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Archive for Tuesday, April 28, 2009

Practice run?

Hopefully, an outbreak of swine flu in parts of the United States will be only an opportunity for the nation’s emergency responders to test the skills they will need in a larger disaster.

April 28, 2009

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At least at this point, an outbreak of swine flu is far short of a global disaster, but how this situation is handled could provide some valuable insight and information for medical and government officials charged with dealing with such matters.

The incidence of swine flu in humans is of special interest to Kansans, because two of the 40 cases that had been confirmed by midday Monday were in Dickinson County. The Kansas couple were diagnosed with the disease after the man returned from a trip to Mexico, which is the center of the outbreak. Their cases are said to be mild, but they nonetheless have isolated themselves to prevent spread of the disease.

So far, handling of the matter by U.S. officials seems sound. They are monitoring the situation and have issued an advisory urging Americans to avoid nonessential travel to Mexico. The Centers for Disease Control has released antiviral drugs and equipment to help states respond to the outbreak. Kansas officials said Monday they expected to receive flu-fighting drugs from the nation’s strategic stockpile within a few days.

Maj. Gen. Tod Bunting, the state’s adjutant general who is overseeing the Kansas response, also noted that dealing with a disease pandemic was one of the most common scenarios for the state’s response training exercises in recent years. The current outbreak is an opportunity to put some of that training to use and perhaps learn how the state and nation might improve their response to future situations involving dangerous diseases or even more sinister instances of biological sabotage or terrorism.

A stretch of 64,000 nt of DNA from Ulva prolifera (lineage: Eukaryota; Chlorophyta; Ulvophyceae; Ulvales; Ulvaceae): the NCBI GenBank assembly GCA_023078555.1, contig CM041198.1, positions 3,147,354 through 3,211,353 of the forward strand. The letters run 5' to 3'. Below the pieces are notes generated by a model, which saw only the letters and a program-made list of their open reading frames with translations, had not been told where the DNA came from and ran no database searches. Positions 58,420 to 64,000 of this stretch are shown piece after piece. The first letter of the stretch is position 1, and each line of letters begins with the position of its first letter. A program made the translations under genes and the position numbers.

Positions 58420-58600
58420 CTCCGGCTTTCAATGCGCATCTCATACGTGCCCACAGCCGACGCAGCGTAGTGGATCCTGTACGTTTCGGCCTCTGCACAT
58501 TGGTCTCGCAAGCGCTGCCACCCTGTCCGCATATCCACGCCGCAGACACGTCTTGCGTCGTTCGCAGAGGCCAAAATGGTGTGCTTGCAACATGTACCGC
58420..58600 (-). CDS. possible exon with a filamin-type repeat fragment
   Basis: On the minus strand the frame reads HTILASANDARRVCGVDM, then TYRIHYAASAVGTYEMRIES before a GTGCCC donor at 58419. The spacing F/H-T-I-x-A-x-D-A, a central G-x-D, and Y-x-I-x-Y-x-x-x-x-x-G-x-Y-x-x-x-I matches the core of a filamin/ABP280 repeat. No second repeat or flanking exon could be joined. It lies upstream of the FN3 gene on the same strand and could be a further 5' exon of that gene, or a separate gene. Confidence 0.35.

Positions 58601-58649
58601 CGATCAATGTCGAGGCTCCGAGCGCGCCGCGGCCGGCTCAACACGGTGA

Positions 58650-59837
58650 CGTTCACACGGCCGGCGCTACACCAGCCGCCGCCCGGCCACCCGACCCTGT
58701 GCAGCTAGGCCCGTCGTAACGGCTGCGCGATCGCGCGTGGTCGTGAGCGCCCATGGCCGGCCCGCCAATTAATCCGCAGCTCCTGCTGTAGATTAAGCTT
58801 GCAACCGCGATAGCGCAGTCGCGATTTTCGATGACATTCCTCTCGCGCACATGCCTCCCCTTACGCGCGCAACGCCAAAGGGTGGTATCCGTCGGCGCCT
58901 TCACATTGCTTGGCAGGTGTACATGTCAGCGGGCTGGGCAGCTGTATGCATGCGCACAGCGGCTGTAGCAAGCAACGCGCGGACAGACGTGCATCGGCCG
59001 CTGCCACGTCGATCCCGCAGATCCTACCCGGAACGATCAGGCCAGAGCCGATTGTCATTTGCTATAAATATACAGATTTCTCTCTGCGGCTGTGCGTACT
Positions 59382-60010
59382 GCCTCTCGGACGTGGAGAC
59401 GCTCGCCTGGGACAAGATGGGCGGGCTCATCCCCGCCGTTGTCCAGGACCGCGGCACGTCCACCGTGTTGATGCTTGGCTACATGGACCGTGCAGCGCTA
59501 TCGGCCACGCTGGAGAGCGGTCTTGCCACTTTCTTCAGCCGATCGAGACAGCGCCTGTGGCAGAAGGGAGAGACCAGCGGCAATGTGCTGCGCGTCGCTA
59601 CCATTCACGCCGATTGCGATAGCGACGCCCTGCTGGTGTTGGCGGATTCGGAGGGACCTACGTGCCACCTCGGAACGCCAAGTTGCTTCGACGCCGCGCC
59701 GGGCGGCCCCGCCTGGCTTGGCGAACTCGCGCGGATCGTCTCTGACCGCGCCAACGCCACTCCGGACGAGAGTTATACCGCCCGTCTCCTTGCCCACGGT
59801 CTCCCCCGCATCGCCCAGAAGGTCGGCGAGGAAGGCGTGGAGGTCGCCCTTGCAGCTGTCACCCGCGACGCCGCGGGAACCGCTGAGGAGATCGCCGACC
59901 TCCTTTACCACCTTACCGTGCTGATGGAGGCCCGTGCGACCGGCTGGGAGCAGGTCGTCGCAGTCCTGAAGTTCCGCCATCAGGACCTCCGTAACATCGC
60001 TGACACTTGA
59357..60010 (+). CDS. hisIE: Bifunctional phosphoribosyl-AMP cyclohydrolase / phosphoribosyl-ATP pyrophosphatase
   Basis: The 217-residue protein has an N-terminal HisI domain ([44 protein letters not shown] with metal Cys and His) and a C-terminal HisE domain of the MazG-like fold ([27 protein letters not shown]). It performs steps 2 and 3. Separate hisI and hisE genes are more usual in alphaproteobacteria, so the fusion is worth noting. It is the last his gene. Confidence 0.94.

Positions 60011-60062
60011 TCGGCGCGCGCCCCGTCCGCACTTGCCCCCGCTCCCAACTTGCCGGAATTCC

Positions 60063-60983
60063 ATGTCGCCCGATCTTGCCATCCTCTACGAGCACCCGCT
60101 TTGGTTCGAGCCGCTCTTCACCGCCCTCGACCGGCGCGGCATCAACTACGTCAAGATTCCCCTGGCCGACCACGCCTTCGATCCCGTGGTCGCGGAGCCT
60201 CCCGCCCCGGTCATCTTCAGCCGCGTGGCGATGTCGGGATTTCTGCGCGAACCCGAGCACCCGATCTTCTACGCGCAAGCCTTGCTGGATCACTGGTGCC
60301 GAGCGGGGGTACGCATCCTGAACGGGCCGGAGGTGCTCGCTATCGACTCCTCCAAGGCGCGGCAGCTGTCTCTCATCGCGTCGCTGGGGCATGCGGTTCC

The CDC has issued some common-sense advice to help Americans prevent the flu from spreading: cover your nose and mouth when you cough or sneeze, wash your hands frequently, avoid contact with sick people and limit contact with others if you get sick. With any luck, the current outbreak will be contained before more serious measures are called for.

It seems that U.S. involvement in the swine flu outbreak was caught early and that U.S. health officials are on top of the situation. Hopefully their handling of the outbreak will increase their own confidence as well as the confidence of the nation in their ability to meet even more serious challenges if and when they arise.

Comments

Ray Parker 4 years, 12 months ago

Practice for the CDC? History tells us about their practice. People are recalling the swine flu debacle of 1976, when the CDC urged a $137-million mass vaccination, because of suspected similarity to the 1918 Spanish flu pandemic originating in Kansas that killed 50 million worldwide during a year and a half. The vaccine appeared to increase the risk for Guillain-Barre syndrome, a rare neurological condition that causes temporary paralysis but can be fatal. 40 million received the swine flu vaccine before the program was halted in December after 10 weeks. More than 500 people are thought to have developed Guillain-Barre syndrome after receiving the vaccine; 25 died. Only about 200 cases of swine flu and one death were ultimately reported in the U.S in the 1976 fiasco. At least the CDC head lost his job. But don't worry, now you have that leftist abortion extremist Bilious Sebelius appointed to protect you from disease and bad vaccines, and that idiot Marxist Napolitano. And that socialist Rohm Emanuel, who never wastes a good crisis.

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Chris Ogle 4 years, 12 months ago

Big O needs to fill his positions.... we may need some help someday.

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